In terms of subject matter, director Andrew Niccol (Gattaca) could not have chosen a more timely arena for his latest film: drone warfare. Unmanned craft (especially the weaponized form) are political and ethical lightning rods, and not without reason. If you've heard of them, you likely have some strong opinions about how they should and shouldn't be used. If only Niccol's film was as stirring as the debate it wades into. Good Kill, though a marked improvement over Niccol's recent films, is affecting for brief moments, but mostly succumbs to either listlessness or misjudged melodrama (or both).

At the heart of Good Kill's moral queasiness is Maj. Tommy Egan (Ethan Hawke), a former pilot who now spends his days cramped inside a metal box on a Las Vegas airbase. Inside said metal box is the high-tech ground control for drones operating thousands of miles away. Without ever risking a crash (or even being detected), Egan and his teammates are able to take out targets as they please with brutal efficiency. 

Yet the drones' all-seeing eyes can cause more stress than one might think. Early on, Egan and his commander (Bruce Greenwood), watch helplessly as a woman in Pakistan's Waziristan region is raped by a neighbor (a neighbor who may or may not be an insurgent). Since the drones' only weapons are missiles, there's nothing that can be done to stop the horrific act, even though Egan and co. are the only outsiders bearing witness to the woman's suffering. Scenes like this get Good Kill off to a solid start, promising something of a variation on The Hurt Locker in regards to depicting the thornier aspects of military life. The life of drone pilots is one of much greater contrast than that of a foot soldier. At the end of his shift, Tommy drives a few miles to a wife (January Jones) and two kids. He gets to fight the allegedly good fight with no more than some simple clicks in an air-conditioned room.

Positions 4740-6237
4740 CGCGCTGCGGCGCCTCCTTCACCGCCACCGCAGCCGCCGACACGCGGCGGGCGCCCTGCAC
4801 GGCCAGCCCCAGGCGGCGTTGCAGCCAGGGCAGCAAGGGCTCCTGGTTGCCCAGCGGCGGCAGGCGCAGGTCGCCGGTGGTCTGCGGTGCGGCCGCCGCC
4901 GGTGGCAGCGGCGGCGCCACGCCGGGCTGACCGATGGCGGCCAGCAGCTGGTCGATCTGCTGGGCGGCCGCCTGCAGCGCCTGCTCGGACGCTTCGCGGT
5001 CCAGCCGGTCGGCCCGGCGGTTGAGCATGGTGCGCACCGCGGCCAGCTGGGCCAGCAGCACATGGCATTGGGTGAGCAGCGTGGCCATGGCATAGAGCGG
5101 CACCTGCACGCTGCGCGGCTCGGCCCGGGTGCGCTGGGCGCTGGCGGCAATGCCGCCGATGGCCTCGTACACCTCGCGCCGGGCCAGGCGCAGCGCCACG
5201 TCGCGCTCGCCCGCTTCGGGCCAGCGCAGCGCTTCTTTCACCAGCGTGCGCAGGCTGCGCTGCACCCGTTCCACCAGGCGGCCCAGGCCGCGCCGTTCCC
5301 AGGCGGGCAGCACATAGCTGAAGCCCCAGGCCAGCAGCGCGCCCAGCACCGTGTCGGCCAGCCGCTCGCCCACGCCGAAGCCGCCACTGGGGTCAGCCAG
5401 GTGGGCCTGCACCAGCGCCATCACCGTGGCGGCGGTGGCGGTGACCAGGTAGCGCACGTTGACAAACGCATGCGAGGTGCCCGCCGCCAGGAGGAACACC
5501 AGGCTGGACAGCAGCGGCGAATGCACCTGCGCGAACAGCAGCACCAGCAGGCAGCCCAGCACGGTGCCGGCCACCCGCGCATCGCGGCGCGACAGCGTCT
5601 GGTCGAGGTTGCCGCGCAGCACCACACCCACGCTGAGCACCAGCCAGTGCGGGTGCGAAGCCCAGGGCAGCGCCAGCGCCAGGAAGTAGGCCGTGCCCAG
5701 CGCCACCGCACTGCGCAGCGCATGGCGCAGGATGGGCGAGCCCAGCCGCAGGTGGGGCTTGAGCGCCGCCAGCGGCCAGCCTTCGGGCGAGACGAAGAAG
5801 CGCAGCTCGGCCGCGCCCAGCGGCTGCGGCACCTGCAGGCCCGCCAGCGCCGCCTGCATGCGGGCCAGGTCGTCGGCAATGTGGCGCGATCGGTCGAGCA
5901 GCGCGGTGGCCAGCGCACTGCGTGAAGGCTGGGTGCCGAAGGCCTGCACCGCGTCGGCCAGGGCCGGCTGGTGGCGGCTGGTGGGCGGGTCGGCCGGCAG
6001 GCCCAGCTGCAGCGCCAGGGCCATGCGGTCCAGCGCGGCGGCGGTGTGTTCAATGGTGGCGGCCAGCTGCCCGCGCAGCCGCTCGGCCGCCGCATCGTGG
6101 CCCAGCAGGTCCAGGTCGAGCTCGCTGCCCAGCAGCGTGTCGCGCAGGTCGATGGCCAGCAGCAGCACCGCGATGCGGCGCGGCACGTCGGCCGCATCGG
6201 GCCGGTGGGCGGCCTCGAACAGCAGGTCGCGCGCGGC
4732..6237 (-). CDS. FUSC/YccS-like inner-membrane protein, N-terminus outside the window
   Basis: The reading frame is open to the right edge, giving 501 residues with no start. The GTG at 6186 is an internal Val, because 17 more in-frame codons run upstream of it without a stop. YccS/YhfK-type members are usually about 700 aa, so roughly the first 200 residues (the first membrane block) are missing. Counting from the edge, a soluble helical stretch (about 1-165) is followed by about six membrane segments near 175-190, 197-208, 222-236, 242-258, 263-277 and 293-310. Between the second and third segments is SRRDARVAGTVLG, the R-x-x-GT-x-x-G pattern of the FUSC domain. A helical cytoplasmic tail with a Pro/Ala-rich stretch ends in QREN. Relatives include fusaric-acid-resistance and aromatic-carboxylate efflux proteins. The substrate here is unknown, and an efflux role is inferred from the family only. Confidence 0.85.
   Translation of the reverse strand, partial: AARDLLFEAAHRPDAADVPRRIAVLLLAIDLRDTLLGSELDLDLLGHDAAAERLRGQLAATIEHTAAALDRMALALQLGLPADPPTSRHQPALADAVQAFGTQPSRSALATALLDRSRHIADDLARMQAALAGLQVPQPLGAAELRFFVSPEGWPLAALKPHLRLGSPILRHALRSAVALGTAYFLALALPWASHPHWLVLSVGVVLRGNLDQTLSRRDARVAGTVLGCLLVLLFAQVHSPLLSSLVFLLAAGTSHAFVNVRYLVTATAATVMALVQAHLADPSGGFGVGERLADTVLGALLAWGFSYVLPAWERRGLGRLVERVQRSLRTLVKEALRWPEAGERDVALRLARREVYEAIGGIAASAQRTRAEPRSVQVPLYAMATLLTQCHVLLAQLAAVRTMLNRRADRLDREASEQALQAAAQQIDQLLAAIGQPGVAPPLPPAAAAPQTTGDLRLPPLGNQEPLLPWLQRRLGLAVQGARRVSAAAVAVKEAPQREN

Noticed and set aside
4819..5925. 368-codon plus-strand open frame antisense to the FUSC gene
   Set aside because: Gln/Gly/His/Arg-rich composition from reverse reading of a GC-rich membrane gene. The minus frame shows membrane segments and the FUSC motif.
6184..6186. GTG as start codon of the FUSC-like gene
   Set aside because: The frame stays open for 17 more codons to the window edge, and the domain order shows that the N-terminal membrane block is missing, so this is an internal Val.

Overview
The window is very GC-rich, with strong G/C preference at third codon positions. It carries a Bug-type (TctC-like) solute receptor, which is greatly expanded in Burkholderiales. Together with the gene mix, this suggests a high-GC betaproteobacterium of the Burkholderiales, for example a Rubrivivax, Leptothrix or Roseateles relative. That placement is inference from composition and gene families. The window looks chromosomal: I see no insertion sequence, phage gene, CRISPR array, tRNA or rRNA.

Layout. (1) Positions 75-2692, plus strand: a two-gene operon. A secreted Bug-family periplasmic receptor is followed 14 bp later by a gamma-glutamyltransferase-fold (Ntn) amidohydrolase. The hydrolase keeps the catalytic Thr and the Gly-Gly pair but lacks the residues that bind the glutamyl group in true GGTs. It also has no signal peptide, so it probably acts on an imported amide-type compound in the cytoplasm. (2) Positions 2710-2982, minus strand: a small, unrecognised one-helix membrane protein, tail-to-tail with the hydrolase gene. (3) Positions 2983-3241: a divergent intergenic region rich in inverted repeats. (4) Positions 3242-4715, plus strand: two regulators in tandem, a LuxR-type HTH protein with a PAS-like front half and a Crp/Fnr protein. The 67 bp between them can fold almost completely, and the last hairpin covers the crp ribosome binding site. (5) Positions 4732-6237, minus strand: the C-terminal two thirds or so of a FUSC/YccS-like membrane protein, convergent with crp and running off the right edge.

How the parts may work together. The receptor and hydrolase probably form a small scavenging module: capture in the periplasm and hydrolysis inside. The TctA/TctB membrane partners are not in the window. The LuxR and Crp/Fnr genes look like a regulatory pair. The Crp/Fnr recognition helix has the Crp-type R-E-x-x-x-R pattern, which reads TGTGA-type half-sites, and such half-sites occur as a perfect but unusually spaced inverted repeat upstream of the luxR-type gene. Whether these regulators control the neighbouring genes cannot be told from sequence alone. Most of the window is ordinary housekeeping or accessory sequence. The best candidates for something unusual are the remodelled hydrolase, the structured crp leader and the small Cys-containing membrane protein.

Though the personal advantages of this sort of work are obvious, Tommy begins to doubt the integrity of his orders once the CIA enters the fray. With Langley suddenly calling the shots via conference call, there's a new layer of disassociation added to Tommy's supposedly necessary strikes. Instead of conferring with other people face to face before lighting up a target, he now takes orders from the cryptic bureaucratic droning of a voice coming out of a headset. The CIA spokesman's voice, combined with Niccol's eerily tight shots of the phoneset's red speaker light, call to mind a white collar HAL9000. Sure, the drone is an impersonal weapon, but more than any other soldier committing morally questionable acts, it really was just following orders. 

The CIA's orders, which push Egan and his team beyond their comfort zones on a regular basis, are the beginning of Egan's unravelling. But rather than build momentum, Niccol's script starts to flail. One early confrontation between Hawke and Jones plays out with a level of intensity that makes one wonder if the scene was actually supposed to come near the end of the film. Later developments don't fare much better. Once Tommy finally opens up to his wife, he spills his guts so rapidly that you'll wonder if you zoned out and accidentally missed some transitional scenes. 

Niccol's visual style doesn't do much to amplify his interior story. Camera work and editing are solid during the drone sessions, but everything else is scattershot. Due to filters and/or color correction, Good Kill often looks unpleasantly oversaturated. And when the frame isn't filled with synthetic coloring, it's draped in some oppressive shadows. Nighttime scenes in Tommy's bedroom look like they belong in a bad noir, with only ugly bursts of orange light breaking up the darkness. And Tommy's aforementioned confessions to his wife play out in a bizarre, stilted pastoral shot that has Hawke and Jones stand side-by-side like they're delivering lines for an experimental piece of theater. 

Beyond its subject matter, Good Kill is also a waste of some perfectly talented actors. Mr. Hawke's performance stumbles here and there, but that mostly comes down to Niccol's writing and direction. For the most part, Hawke does a good job with the wounded stoic routine, making Egan's journey coherent and convincing, even when the film lurches from one IMPORTANT development to the next. Although even Hawke is left powerless by the tastelessness of the final scene, which wants to give Good Kill's protagonist a heroic moment while completely ignoring the ramifications of his actions so many miles away. Meanwhile Jones, though seriously miscast opposite someone of Hawke's age (is it that hard to find someone age appropriate?), is actually quite good with her role as the put-upon wife trying to hold onto her marriage. Egan's military peers, top-lined by Greenwood and Zoe Kravitz, do nice work as well, especially the latter. One can only imagine what they all might have accomplished had they been in the hands of a script that dared to be more than thinly-sketched portrait of one of modern warfare's most polarizing advancements.